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Travel Log: October 2003 Archives

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NYT: Three Cheers for Travel Agents

We're pleased to see this article in the New York Times pointing out when it's still better to have a travel agent as opposed to trying to book all your own travel yourself online. The article writes:

"If you are going to a foreign destination, if your trip involves possible changes or if you need accurate, up-to-date information, the answer is that you are better off with an agent," said Alexander Anolik, a San Francisco travel lawyer and author of "Traveler's Rights." "That way, when things go wrong, you have someone to go to."

It also matters whether it is more important to save time or money. If money is the deciding factor, a computer may be the way to go. "The computer can give you rates," said Martin Rapp, vice president of Altour International in Manhattan. "But a computer won't tell you whether the hotel you just booked is in good shape or in a good location."


Rick Bruner | October 27, 2003 | Permanent link | Comments (0)

JetBlue Bails out of Atlanta Market

Six months after starting operations in Atlanta, discount airline JetBlue is pulling out of Georgia. The airline's last flight from Atlanta to Long Beach and Oakland, California, will be December 4. Executives cited intense price competition with Delta and AirTran as the reason for their retirement from the market. Atlanta Journal Constitution reports.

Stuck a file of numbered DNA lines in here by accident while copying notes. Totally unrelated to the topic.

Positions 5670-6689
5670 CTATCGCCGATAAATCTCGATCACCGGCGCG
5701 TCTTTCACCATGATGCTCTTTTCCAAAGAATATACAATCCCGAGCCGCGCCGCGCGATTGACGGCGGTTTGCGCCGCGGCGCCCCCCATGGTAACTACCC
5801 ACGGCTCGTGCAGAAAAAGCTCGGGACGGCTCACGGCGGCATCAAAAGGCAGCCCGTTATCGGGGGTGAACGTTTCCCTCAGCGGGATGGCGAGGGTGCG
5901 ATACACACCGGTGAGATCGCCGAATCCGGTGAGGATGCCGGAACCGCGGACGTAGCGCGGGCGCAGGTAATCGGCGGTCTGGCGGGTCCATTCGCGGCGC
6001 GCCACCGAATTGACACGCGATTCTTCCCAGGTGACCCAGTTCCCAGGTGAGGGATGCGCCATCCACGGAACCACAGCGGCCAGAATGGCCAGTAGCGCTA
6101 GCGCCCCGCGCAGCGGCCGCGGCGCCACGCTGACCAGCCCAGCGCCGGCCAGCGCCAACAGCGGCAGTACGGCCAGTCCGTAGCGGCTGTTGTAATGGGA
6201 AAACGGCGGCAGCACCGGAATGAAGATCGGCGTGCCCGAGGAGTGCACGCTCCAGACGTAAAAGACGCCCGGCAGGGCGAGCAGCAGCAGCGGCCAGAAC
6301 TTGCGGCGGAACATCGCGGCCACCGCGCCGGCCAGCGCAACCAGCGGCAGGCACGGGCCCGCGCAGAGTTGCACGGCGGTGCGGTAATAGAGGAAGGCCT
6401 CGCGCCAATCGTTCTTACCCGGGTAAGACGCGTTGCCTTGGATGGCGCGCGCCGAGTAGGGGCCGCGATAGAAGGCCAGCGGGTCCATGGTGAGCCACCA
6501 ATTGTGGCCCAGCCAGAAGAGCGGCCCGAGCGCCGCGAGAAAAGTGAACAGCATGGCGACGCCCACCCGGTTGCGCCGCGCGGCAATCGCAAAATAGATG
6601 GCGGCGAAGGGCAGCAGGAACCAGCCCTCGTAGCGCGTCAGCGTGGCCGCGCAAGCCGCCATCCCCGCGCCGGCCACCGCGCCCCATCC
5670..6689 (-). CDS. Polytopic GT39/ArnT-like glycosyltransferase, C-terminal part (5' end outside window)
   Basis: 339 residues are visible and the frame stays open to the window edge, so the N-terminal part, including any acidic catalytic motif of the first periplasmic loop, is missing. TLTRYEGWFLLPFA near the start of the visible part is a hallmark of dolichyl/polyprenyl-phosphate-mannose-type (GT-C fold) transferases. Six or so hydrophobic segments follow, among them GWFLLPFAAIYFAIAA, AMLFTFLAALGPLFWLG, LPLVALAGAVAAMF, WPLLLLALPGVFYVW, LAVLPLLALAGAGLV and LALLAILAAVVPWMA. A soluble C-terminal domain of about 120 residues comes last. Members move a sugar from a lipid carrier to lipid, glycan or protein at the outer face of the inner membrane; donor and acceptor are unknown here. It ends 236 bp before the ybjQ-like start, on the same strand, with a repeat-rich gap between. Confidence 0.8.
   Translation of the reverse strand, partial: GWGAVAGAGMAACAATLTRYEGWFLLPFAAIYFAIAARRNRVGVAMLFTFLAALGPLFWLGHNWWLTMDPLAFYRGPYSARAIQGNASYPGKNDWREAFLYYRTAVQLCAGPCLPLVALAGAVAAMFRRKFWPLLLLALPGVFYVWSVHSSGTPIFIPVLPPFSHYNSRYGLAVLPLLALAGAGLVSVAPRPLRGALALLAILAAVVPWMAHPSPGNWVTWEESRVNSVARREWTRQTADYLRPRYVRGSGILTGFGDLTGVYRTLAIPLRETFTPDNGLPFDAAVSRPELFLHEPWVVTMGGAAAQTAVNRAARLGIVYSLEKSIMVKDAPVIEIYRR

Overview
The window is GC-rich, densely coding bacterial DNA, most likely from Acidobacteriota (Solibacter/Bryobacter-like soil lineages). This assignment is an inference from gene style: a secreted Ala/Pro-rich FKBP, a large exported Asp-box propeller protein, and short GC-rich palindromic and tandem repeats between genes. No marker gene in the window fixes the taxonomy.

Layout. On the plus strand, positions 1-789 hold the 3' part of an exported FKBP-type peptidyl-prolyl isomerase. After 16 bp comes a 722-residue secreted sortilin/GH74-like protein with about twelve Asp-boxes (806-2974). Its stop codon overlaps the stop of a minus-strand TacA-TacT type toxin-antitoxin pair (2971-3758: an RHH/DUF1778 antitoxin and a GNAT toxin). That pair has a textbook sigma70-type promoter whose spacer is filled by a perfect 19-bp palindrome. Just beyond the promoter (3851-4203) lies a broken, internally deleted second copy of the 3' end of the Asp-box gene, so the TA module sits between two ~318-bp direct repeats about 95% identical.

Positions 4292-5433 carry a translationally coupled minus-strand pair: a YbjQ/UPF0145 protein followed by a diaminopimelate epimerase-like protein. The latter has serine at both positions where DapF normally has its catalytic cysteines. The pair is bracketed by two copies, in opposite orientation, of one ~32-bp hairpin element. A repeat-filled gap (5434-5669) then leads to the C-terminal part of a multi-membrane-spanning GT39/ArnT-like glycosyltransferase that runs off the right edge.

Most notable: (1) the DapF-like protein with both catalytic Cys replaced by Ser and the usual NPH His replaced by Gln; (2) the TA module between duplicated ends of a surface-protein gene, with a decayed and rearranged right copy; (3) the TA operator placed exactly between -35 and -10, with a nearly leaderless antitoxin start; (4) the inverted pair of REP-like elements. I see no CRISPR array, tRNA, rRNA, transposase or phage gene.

In other JetBlue news, USA Today reports that the airline has the best record in terms of overbooking -- in the first half of this year, JetBlue bumped only 10 flyers, all of them volunteers, compared to 412,447 among the other 13 airlines combined.

Rick Bruner | October 27, 2003 | Permanent link | Comments (0)

Flights Delayed Across the Country by California Wildfires

Raging wildfires in Southern California have caused flight delays across the United States after fires caused the evacuation of a Federal Aviation Administration control center in San Diego. Southwest Airlines canceled 152 flights across Southern California, and Alaska Airlines and America West Airlines also canceled flights. A report by Associated Press did not make it clear whether delays were expected to continue into Tuesday.

Rick Bruner | October 27, 2003 | Permanent link | Comments (0)

Flying Hell: Trapped in First Class With Richard Simmons

Think you've had a terrible flight experience? Aside from something near-death, we bet this tops it (and maybe even some near-death experiences). New York Magazine's Intelligencer gossip column reports: